I like having students that are willing to learn by listening and offering to help. I had a student follow me most of her clinical during a semester and she was fabulous. As she got used to the unit she helped answer call lights, offered to bathe patients, ambulated patient's in the hallway, etc (all with nurse permission). One day she wasn't shadowing me but cleaned a patient after a BM when all the staff on the floor were drowning. Some students will go through and tidy up the rooms, restock isolation supplies/gloves as needed. What a lot of nurses don't like is being interrupted or when a student goes behind their back to complain to the charge nurse. What I don't like is when a student says they're shadowing me but I only see them for maybe 2 hours in the 12 hour shift and they're on their cell phone in the break room. Just like with anything else, you can tell when someone truly is wanting to learn and trying their best vs. people that are just annoying.

Share this post


Link to post
Share on other sites

theRPN2b works as a RPN.

4,406 Visitors; 144 Posts

Thing almost any nurses want to see is willingness to help us out. Even when you're assigned to your own one patient, volunteer to help us with our patients such as do vitals,answer call bells,toilet patients,change incontinent briefs, help us with washes,ambulate patients or help us with transfers requiring 2 people. When we see these kind of students we usually seek them out when there is something interesting for them to see such as blood transfusions,catheters etc and have the students watch or help out.

Share this post


Link to post
Share on other sites

311 Visitors; 13 Posts

These are all wonderful posts! Thank you for taking your free time to "shop talk" and offer encouragement. I am learning so much and it just makes me more excited. Keep 'em coming! :)

Share this post


Link to post
Share on other sites

311 Visitors; 13 Posts

Here is what I would like: (and sadly you don't control this, but you have the right nonetheless):

To have the instructors actually present, doing the teaching. Yes, mentoring future nurses is so important. But I did not get the memo, nor the bonus, to be that nursing student's instructor during his or her clinical experience on my unit.

It's very unsatisfactory for clinical instructors to be across town at another hospital, or unavailable to be responsible for their student.

I think that would be a game changer to actually expect the clinical instructor to be responsible for the learning experience of the student paying high tuition for just that.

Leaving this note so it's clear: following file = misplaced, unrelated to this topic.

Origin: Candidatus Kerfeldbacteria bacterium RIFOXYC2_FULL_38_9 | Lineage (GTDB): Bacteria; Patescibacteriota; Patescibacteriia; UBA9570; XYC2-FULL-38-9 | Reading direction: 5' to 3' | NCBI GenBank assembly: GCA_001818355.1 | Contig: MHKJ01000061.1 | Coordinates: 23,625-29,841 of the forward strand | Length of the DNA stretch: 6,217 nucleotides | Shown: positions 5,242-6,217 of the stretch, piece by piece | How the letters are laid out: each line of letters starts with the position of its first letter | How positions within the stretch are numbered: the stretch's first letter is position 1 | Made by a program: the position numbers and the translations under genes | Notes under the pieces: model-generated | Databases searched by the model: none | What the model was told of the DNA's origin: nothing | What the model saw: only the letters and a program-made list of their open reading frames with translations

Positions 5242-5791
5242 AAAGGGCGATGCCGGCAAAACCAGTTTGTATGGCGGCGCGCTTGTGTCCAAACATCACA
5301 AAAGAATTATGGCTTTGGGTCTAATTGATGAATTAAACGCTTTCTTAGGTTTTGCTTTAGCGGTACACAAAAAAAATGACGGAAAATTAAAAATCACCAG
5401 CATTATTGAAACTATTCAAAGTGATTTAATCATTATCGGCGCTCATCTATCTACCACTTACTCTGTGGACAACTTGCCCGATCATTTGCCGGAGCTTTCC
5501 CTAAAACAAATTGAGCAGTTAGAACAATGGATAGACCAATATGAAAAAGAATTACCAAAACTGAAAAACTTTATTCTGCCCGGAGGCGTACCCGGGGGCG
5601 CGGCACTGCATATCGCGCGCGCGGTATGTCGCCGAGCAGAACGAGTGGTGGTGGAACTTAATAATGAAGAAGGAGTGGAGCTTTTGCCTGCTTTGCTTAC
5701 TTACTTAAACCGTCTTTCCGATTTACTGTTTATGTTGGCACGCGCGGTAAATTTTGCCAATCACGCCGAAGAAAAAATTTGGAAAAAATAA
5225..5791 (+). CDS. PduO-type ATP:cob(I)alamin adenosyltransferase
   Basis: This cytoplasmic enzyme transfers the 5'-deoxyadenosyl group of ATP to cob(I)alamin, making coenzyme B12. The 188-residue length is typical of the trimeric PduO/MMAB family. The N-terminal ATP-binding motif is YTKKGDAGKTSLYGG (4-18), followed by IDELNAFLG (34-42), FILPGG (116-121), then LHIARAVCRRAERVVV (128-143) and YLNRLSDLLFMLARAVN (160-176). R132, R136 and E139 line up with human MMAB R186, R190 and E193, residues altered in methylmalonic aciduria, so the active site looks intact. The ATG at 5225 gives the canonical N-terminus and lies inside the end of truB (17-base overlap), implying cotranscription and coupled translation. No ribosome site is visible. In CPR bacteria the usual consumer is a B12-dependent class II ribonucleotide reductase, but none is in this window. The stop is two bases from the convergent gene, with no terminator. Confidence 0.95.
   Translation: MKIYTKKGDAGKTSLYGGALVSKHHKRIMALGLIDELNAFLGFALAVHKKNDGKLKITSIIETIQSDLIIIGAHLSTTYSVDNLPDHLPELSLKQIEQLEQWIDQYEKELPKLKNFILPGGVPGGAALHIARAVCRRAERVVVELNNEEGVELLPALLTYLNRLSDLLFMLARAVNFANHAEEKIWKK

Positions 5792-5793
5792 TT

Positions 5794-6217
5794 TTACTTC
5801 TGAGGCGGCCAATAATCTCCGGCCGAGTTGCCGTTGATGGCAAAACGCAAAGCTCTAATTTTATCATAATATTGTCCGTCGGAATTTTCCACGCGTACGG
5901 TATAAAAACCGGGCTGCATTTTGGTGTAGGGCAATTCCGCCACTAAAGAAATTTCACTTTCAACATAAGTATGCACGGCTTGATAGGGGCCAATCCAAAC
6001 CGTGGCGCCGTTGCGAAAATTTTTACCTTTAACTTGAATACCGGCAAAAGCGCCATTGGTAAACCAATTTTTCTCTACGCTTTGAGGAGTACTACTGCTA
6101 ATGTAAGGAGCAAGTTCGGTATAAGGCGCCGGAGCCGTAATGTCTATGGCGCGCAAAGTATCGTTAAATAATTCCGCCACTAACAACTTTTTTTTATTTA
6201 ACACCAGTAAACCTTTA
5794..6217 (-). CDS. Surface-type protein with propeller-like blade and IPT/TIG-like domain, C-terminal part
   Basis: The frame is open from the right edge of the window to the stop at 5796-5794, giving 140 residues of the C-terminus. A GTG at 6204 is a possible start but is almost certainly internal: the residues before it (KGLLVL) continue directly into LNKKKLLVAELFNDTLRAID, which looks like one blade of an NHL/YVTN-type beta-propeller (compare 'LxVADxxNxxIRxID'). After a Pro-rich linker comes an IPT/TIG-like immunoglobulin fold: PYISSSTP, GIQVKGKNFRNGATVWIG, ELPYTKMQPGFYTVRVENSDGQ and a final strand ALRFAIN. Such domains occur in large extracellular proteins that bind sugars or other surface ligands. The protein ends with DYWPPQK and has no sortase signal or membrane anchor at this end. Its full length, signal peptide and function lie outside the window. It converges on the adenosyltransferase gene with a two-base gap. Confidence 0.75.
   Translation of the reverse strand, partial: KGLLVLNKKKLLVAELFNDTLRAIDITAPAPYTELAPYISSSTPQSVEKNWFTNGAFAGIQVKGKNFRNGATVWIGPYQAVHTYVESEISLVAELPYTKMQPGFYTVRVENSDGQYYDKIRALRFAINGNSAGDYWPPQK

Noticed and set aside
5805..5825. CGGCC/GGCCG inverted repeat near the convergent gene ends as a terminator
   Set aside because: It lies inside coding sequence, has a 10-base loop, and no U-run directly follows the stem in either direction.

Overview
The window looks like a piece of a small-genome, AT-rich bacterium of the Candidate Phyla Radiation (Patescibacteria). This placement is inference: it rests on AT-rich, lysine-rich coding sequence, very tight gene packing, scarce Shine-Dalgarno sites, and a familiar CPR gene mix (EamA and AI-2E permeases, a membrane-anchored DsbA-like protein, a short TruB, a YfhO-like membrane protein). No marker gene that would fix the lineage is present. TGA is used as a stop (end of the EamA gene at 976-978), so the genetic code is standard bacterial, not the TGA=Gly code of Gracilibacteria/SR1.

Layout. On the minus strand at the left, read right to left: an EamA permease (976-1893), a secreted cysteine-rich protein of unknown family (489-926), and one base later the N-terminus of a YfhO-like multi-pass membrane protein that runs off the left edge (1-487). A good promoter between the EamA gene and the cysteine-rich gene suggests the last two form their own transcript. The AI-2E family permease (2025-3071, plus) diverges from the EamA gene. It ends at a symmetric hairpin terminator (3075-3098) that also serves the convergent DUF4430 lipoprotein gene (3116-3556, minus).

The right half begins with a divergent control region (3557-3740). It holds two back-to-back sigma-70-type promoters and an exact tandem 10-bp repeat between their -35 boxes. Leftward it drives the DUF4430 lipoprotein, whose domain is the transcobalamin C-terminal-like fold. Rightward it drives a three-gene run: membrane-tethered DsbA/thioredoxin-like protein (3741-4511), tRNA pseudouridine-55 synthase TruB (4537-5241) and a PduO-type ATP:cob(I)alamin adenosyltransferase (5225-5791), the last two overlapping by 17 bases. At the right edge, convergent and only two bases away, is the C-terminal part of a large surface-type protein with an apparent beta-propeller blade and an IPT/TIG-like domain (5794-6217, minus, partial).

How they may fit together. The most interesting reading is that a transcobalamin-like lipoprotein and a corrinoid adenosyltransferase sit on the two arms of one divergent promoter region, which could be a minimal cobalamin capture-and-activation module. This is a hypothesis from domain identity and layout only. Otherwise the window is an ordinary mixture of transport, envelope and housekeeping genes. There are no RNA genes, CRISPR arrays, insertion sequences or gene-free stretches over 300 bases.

I don't get it; eons ago when I was a student, the instructor was physically on the unit, supervising our learning experiences. They were never far away.

Understand: nurses show up for work, unaware they will be assigned a student for the day until they get report. It changes a nurse's whole day to have a student. Yes, we should be mentoring, but that adds a lot of unplanned work to the day. And some nurses are NOT preceptor/instructor material and really resent being forced to take on students. Some never get a break because the nearby schools are pumping out students like Pez candy.

Here is the most common scenario: A nurse shows up, just hoping to get through the day, and not make any mistakes or have problems. Being assigned a student at the start of the day, unexpected, already sets the tone for some, that it will be a LONG LONG day. Don't take it personally. It's not YOU they are upset at/about. It's about being given zero choice to take on students, no matter how they feel about actually precepting anyone.'

In some cases, their work just got doubled but they get zero compensation for doing this. Understand that is what's bugging them and just do your best to learn when to ask questions and when to stay out of the way. They should tell you what they would like you to do. If they don't just ask. And then just try to do it.

I appreciate your taking the time to ask. That shows initiative on your part and I like that.

I understand 100%, thank you for your honesty. I don't believe it's fair that you have to shoulder the burden of teaching without consent. It can be just that if you are not inclined to teach, and even if you are, some days it is just more of a hassle. I can only imagine how much more difficult it makes patient care and your day, but I definitely thank you. I do my best not to take things personally; we are all human.

I personally was not aware that this happens, but I'm glad I do now. It will give me a better outlook and while I am generally a very grateful and helpful person, I will do my best in my clinicals to make sure that comes across. :)

Share this post


Link to post
Share on other sites

11 Likes; 3,754 Visitors; 164 Posts

I'm a second career BSN student and I would LOVE to just have a drug book and leave my cell phone out of the patient room. However, my program REQUIRES the phone to be on us at all times because our apps are on the phone and there is a push to show patients we how "nurses are integrating technology into caring for them". So when we are looking up drugs we are to tell the patient "I'm using my phone to verify your medications are safe to take together and the dosage is calculated correctly to ensure we are preventing medication errors." Most patients still seem rather annoyed and I honestly don't blame them. I find it to be less personal and makes me look distracted but I also don't want to flunk out of my program just because I didn't follow their rule of keeping it on me and using it.

Share this post


Link to post
Share on other sites
×